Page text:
A Medical Device Daily
As the debate over healthcare reform raged last week over the expected impact of reforms on the federal deficit, the Centers for Medicare & Medicaid Services was busy compiling data for Monday's statement on how payment reform can trim costs and improve outcomes.
The Aug. 17 statement announced the results from three demonstration projects, one each for hospitals and large and small physician practices. However, CMS took the opportunity to announce the start of three more demonstrations built on the value-based purchasing (VBP) model.
CMS notes that data from the Hospital Quality Incentive Demonstration (HQID) show "continued quality improvement." According to CMS, the project, sponsored in partnership with Premier (San Diego), boosted overall quality scores by an average of 17 percentage points over four years for the 30 standardized care measures covering the five clinical areas of interest, namely heart attack, coronary artery bypass graft, heart failure, pneumonia, and replacements of hip and knee joints.
CMS states it will award $12 million in the fourth year of the program to 225 hospitals for their improvements, an annual amount roughly in line with the average for the three previous years, said to have totaled slightly more than $36 million. The program is in the final year of the second three-year leg of the demonstration, and the latest results cover 4Q08.
"We continue to be encouraged by the progress of our ongoing programs that test value based-purchasing across a variety of healthcare services," said acting CMS administrator Charlene Frizzera. She also said that CMS "will build on those efforts" with the roll-out of a VBP program for nursing homes and two gainsharing demonstrations.
According to CMS, the nursing home demonstration will key in on four specific areas, staffing, resident outcomes, avoidable hospitalizations and reductions in deficiency citations. As for the gainsharing programs, CMS will evaluate "whether gainsharing leads to improvements in quality and efficiency" while helping providers "establish effective means to govern use of inpatient resources, reduce costs, and share the rewards."
Each of the 10 large physician groups participating in the demonstration registered scored that hit benchmarks on at least 28 of the 32 measures for the third year. CMS states that two of the groups, Geisinger Clinic (Danville, Pennsylvania) and Park Nicollet Health Services (St. Louis Park, Minnesota) scored benchmark performance on all 32 measures.
CMS states that for the first three years of the demonstration, the large physician groups increased their quality scores an average of 10 percentage points on 10 diabetes measures and 11 points on 10 measures for congestive heart failure. Aggregate scores for seven measures of coronary artery disease treatment rose by an average of six points and for two cancer screening measures, scores rose by 10 points. The top five performers in this group will get more than $25 million of the more than $32 million allocated.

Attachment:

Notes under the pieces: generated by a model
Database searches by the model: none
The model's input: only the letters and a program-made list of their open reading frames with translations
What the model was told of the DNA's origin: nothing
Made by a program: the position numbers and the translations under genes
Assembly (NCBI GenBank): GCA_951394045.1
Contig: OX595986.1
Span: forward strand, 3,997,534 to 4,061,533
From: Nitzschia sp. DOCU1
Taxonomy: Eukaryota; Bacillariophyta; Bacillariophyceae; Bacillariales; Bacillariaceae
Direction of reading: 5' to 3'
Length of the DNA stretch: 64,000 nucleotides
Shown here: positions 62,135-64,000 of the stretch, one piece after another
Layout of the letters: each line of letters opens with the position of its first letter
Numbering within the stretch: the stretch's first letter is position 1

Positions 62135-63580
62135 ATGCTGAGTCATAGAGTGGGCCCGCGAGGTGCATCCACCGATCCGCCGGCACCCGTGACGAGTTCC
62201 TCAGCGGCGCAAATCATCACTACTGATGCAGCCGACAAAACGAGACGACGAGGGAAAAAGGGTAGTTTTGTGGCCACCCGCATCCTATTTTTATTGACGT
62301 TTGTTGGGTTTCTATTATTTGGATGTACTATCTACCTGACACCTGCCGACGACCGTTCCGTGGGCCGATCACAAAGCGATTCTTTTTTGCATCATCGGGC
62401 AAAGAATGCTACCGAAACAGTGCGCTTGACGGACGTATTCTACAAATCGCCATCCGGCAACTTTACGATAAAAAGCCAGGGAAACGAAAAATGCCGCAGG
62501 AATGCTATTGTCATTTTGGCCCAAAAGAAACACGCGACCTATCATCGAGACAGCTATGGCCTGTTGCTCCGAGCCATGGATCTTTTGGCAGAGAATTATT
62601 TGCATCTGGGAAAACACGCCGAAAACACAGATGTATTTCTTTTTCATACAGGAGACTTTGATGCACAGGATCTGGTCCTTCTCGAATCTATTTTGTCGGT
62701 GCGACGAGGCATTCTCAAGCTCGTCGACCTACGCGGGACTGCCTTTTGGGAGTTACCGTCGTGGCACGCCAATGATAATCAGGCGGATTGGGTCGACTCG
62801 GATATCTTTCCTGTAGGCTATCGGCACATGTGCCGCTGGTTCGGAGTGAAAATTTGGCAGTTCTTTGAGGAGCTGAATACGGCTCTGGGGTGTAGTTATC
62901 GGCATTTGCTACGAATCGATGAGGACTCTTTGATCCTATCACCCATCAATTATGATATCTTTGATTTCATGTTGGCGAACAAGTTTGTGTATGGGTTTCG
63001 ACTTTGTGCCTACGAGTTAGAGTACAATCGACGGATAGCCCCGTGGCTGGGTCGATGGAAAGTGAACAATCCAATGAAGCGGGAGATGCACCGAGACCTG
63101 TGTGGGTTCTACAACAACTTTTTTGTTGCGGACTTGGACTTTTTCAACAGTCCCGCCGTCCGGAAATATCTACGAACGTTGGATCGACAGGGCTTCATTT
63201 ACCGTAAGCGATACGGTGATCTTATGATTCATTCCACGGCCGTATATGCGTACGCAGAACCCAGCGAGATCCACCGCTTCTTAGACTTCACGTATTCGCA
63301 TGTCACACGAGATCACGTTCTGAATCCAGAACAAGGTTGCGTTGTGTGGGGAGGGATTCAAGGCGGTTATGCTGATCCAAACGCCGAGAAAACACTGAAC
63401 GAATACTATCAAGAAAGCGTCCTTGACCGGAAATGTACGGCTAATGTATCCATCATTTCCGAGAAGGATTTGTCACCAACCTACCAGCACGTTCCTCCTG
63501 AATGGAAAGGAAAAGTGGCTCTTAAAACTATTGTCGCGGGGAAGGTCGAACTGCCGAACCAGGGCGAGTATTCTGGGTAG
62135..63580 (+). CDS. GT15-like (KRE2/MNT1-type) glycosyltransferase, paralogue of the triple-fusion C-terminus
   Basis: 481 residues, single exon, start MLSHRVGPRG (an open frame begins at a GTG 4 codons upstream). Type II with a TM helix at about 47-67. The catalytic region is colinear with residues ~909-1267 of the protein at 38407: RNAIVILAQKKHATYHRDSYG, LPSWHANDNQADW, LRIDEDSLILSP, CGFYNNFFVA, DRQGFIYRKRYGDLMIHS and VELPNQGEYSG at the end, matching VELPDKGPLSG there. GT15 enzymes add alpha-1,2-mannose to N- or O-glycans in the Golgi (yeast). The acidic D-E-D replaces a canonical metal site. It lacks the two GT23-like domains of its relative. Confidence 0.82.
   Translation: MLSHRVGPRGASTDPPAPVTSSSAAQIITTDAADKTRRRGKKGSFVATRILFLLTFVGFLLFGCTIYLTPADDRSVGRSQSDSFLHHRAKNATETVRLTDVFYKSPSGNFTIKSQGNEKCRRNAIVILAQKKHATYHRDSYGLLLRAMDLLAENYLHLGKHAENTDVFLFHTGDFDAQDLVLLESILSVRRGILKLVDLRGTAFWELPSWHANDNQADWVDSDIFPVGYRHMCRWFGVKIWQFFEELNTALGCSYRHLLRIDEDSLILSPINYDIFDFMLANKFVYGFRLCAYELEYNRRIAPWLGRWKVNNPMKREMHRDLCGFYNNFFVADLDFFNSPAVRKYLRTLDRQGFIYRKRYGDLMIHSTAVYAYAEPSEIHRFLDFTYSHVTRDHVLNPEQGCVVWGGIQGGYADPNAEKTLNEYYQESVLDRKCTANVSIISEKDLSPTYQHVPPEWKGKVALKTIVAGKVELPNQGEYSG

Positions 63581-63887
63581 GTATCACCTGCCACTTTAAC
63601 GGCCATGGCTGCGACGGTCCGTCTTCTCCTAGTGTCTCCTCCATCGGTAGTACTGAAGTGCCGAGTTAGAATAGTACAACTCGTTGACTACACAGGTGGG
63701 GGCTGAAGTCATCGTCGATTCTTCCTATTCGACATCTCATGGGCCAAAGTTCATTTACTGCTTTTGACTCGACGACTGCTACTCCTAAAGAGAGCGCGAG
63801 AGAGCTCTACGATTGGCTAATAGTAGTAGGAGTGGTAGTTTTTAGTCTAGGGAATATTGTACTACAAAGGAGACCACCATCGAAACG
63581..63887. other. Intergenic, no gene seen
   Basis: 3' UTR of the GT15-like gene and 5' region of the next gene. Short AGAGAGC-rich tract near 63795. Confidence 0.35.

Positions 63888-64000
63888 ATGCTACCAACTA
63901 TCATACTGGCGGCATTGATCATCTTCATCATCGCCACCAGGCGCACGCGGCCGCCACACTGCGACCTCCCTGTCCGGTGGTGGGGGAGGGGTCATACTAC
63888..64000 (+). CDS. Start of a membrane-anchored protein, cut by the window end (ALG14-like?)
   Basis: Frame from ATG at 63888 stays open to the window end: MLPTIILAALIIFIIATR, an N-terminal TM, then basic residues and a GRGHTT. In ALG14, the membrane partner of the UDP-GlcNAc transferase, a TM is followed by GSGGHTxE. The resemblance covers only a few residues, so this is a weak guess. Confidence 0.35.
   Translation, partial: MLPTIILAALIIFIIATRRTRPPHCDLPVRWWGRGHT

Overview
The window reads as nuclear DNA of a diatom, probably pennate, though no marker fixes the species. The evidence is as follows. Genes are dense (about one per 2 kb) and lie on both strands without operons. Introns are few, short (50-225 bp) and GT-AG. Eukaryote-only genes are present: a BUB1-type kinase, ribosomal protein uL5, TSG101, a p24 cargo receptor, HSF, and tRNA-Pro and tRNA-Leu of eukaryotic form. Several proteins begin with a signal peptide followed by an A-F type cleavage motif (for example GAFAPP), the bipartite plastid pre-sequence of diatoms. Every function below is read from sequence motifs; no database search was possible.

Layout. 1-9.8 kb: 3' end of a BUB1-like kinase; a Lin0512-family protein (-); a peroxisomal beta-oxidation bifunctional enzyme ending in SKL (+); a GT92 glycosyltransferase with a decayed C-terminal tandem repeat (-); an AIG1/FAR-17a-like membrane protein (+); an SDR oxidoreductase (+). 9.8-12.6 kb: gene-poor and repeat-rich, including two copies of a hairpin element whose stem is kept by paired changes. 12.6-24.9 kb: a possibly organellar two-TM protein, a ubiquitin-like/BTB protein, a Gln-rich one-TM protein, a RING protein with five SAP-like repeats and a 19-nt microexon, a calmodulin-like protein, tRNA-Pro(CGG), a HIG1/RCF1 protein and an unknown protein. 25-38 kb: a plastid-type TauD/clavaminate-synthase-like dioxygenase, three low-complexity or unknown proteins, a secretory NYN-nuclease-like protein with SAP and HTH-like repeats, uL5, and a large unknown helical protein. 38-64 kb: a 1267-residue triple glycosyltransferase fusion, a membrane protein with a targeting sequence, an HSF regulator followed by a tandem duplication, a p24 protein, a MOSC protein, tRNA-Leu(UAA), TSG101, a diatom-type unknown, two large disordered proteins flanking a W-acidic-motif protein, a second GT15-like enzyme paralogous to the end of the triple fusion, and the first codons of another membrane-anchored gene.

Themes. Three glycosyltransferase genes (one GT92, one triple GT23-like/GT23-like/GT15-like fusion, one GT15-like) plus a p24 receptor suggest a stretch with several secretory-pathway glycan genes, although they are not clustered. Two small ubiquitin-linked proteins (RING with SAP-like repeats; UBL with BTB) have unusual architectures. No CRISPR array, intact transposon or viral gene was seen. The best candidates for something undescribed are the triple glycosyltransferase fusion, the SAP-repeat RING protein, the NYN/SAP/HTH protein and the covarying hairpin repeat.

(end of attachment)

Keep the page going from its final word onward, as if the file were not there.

More than 600 small physician practices took part in the demo for their sector, and 560 of those will split a total of $7.5 million, with the average coming in at about $14,000.
Jonathan Blum, director of CMS's Center for Medicare Management said in the statement that the lessons learned will "help to achieve the administration's goals of paying for high quality and efficient healthcare in America" and that CMS "will aggressively test new demonstration concepts to continue to meet these goals."
NIH to record imaging exposures
The National Institutes of Health (NIH) made a fairly innocuous-seeming announcement Monday that might nonetheless have a significant impact on how radiology labs operate in the future.
According to an Aug. 17 announcement, NIH will henceforth record the radiation exposure of patients who undergo CT and PET tests at the NIH Clinical Center in Bethesda, Maryland. The statement indicates that equipment at the center is capable of recording those levels of exposure automatically.
John Gallin, MD, director of the center, said in the statement that the move "is an important first step in making it possible to more easily document and track information about a patient's exposure to radiation." NIH's clinical operations are no slouch where volume is concerned. According to the statement, roughly 25,000 CT and 1,250 PET/CT scans are performed each year for research protocols. The load is split up between five CT scanners, and two PET/CT scanners.
NIH is motivated in part by a recent report by the National Council on Radiation Protection and Measurements (Bethesda, Maryland) which is said to have reported recently that Americans absorbed seven times the amount of radiation during radiological exams and treatments in 2006 than 20 years earlier. Ronald Neumann, MD, chief of nuclear medicine and deputy associate director for imaging sciences at the center, said that CT and cardiac nuclear medicine studies "accounted for much of this increased medical radiation exposure."
Routine recording of radiation exposure "could become a standard element of a universal electronic medical record used to assess radiation risk from life-long medical testing," the statement notes, and Neumann is quoted in the statement as saying such tracking is "an ethical imperative."
NIH will also press industry to get on board. According to the statement, NIH "will require that newly purchased equipment allows patients to record their radiation dose exposure in their own personal health record," the statement notes.